2014 was a good year for P-20 education and we experienced some great wins and made huge strides. Let's look back at just a few of these accomplishments:
1. Educational opportunity rises 80 percent since 1970. According to the Historical Report of Opportunity, educational opportunity has escalated by 80 percent since 1970. The Report defines Educational Opportunity as the number of children in preschool, the number of high school students who graduate on time, and the number of adults with an associate's degree or higher. Over the past four decades, Massachusetts improved the most; Nevada, the least.
While Americans should be proud of the educational improvements our country has seen, we need to continue, or even pick up the pace, to ensure people possess the skills required to build a powerful 21st-century workforce. This Report acts as a good reminder to value the importance of education as the pathway to many of life's successes.
2. Top 30 non-profit education schools ranked. Stephen F. Austin State University is at the top of a recently released ranking from the publication Nonprofit Colleges Online that lists the 30 best education schools at nonprofit colleges. The "Students before Profits" award series highlights different college majors at institutions that provide a high-quality education that is also affordable for students. To qualify for the list, colleges and universities had to be regionally accredited, be official "nonprofit" entities, and offer tuition that is lower than typical college rates.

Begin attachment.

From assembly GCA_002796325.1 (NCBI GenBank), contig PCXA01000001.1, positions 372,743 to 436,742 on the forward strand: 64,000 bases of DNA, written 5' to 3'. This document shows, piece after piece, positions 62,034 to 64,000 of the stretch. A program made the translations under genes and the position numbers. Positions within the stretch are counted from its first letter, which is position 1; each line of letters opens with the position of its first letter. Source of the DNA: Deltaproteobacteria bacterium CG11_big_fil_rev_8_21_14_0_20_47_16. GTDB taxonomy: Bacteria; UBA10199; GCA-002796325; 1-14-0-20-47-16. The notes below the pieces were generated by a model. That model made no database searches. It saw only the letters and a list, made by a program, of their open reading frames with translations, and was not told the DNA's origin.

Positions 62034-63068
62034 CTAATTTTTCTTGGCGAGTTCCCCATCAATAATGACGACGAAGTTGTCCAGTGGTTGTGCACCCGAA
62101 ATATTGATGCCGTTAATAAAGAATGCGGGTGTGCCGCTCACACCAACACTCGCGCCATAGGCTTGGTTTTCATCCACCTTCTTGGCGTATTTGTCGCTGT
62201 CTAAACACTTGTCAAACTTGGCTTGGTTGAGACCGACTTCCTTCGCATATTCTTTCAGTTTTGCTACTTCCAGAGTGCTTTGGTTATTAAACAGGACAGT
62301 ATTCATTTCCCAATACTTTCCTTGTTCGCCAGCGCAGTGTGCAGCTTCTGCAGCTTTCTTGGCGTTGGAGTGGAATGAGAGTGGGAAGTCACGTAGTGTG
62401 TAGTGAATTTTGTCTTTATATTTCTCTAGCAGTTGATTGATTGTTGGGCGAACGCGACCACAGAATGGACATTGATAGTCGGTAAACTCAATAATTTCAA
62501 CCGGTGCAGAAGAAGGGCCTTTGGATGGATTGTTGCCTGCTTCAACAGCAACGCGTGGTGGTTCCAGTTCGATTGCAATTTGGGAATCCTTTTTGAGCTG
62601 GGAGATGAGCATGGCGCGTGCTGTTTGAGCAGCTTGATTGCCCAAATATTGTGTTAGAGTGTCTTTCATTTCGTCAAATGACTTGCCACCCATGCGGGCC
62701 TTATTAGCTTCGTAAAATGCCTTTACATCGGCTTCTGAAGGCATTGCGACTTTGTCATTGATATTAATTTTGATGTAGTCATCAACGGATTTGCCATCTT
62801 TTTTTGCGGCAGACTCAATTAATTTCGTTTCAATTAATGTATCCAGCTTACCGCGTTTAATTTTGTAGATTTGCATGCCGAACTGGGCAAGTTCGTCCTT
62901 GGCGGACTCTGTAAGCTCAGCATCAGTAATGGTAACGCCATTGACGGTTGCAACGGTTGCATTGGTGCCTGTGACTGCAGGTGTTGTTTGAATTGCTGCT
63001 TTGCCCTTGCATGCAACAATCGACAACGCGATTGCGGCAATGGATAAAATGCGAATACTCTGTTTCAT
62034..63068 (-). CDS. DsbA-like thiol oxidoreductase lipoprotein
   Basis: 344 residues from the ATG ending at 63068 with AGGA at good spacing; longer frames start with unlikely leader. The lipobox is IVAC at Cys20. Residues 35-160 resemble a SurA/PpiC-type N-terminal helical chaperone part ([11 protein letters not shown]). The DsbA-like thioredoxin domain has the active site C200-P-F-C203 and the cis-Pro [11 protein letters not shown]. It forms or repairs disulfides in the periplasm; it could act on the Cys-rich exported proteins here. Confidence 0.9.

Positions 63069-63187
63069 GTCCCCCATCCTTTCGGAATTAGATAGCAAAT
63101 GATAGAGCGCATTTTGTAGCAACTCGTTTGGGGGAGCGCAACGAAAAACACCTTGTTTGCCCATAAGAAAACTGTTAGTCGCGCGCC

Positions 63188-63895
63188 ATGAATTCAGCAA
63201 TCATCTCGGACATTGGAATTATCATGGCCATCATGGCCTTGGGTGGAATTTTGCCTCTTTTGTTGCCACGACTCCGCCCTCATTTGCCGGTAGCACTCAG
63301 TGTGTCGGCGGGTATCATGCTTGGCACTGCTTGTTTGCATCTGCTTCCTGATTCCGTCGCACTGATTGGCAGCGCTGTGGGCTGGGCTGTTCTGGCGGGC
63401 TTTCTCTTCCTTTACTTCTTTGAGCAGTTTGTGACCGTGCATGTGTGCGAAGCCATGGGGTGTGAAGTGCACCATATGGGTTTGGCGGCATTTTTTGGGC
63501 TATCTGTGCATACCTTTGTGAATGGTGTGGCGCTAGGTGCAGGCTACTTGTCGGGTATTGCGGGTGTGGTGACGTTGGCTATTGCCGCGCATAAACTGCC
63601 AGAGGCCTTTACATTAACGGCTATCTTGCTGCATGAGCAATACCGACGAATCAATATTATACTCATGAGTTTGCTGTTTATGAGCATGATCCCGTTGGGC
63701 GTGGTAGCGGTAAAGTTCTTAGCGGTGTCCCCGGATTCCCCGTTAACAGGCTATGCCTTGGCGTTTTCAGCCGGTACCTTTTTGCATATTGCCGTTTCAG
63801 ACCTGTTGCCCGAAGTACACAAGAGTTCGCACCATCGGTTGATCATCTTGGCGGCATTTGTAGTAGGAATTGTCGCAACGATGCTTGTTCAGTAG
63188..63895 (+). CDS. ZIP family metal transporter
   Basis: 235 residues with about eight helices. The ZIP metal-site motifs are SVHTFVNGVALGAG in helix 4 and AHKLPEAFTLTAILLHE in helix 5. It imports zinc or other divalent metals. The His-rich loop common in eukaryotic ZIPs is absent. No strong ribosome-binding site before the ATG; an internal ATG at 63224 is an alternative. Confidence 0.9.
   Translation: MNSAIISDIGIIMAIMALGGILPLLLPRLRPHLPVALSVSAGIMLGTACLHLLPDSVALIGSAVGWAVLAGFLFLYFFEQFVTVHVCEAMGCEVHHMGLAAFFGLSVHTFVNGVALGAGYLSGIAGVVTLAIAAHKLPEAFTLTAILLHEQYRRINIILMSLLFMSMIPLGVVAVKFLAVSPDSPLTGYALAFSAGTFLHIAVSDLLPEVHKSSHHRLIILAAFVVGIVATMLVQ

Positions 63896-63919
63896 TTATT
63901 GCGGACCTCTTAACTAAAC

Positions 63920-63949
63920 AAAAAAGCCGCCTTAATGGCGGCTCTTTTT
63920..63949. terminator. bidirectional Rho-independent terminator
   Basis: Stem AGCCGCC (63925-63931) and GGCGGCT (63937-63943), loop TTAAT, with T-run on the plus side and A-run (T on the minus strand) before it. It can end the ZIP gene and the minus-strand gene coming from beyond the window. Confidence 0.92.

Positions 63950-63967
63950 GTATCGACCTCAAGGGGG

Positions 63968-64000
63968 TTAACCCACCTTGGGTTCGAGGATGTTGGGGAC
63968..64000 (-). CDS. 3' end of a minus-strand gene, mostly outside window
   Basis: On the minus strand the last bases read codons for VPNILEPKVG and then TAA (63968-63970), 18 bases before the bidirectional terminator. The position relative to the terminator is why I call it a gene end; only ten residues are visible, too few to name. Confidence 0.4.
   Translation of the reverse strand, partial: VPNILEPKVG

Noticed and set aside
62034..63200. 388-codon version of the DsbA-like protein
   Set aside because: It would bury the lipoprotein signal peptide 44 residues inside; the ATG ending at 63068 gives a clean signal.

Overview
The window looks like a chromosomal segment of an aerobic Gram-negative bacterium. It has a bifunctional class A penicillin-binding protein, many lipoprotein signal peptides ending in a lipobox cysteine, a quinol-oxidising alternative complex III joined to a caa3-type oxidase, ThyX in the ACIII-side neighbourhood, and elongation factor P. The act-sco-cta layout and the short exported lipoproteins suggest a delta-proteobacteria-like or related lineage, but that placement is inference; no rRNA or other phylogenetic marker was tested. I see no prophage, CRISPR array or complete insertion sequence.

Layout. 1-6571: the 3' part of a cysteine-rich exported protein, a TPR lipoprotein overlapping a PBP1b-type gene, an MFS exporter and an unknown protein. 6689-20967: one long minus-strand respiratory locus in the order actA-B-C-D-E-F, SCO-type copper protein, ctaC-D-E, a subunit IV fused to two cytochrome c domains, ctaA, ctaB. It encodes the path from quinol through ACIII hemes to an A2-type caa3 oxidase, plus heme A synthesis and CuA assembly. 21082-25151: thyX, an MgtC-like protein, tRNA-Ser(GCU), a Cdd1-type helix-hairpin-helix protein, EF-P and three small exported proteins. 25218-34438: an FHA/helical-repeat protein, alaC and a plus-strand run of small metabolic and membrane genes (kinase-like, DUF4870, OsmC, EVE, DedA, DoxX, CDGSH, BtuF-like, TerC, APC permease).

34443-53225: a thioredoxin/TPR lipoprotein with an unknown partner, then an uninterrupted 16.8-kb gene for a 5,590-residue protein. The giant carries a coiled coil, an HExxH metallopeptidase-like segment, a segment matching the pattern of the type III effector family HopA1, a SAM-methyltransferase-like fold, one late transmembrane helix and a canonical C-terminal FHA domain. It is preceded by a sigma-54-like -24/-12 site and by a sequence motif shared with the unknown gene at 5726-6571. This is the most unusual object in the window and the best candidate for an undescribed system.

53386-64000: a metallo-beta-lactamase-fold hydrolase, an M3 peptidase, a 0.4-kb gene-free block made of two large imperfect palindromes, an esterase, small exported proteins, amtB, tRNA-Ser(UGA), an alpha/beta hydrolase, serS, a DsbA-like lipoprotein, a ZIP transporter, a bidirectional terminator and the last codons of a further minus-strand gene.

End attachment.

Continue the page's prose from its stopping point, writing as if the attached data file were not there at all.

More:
In second place is the University of Washington and Southern Oregon University took third place. Some other names on the list include the University of Florida, Notre Dame College, the University of Massachusetts and Mississippi State University. You can see the full ranking at Nonprofit Colleges Online.
3. Common Core PARCC is scheduled to roll out in six states. Around 5 million students in six states will take the new standardized Common Core test known as PARCC for the first time during the 2014-2015 school year after years of field-testing and controversy amongst parents and educators. PARCC is the test created by the Partnership for the Assessment of Readiness for College and Careers to align with the new Common Core assessments in English and mathematics. Smarter Balanced Assessment Consortium, or SBAC, is also in charge of developing a different Common Core exam that will debut next spring.
The assessment has ignited debate and skepticism, and there are still many questions about how it will help students and educators. The widespread uncertainty about and fear of the Common Core tests is something I hope will change in the very near future as schools pilot the PARCC. Even though it may have harder requirements, our country should not back away from the new Common Core test. Long term, students will achieve more with the PARCC.
4. High school graduation rates on track for 90 percent by 2020. A new report shows that for the second year in a row, American high schoolers are on track to reach a 90 percent graduation rate by the year 2020. Research for Building a Grad Nation: Progress and Challenge in Ending the High School Dropout Epidemic was conducted through a collaboration of researchers from Civic Enterprises, Johns Hopkins University, Alliance for Excellent Education and American's Promise Alliance. In order for graduation rates to reach the lofty 90 percent goal, there needs to be an increase in graduation rate of 1.3 percent every year.